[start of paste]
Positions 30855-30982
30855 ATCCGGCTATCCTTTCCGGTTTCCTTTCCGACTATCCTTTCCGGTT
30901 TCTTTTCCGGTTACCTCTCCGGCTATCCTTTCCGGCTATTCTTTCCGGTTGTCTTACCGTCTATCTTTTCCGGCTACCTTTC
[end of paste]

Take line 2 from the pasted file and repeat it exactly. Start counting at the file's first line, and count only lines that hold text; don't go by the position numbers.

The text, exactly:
30855 ATCCGGCTATCCTTTCCGGTTTCCTTTCCGACTATCCTTTCCGGTT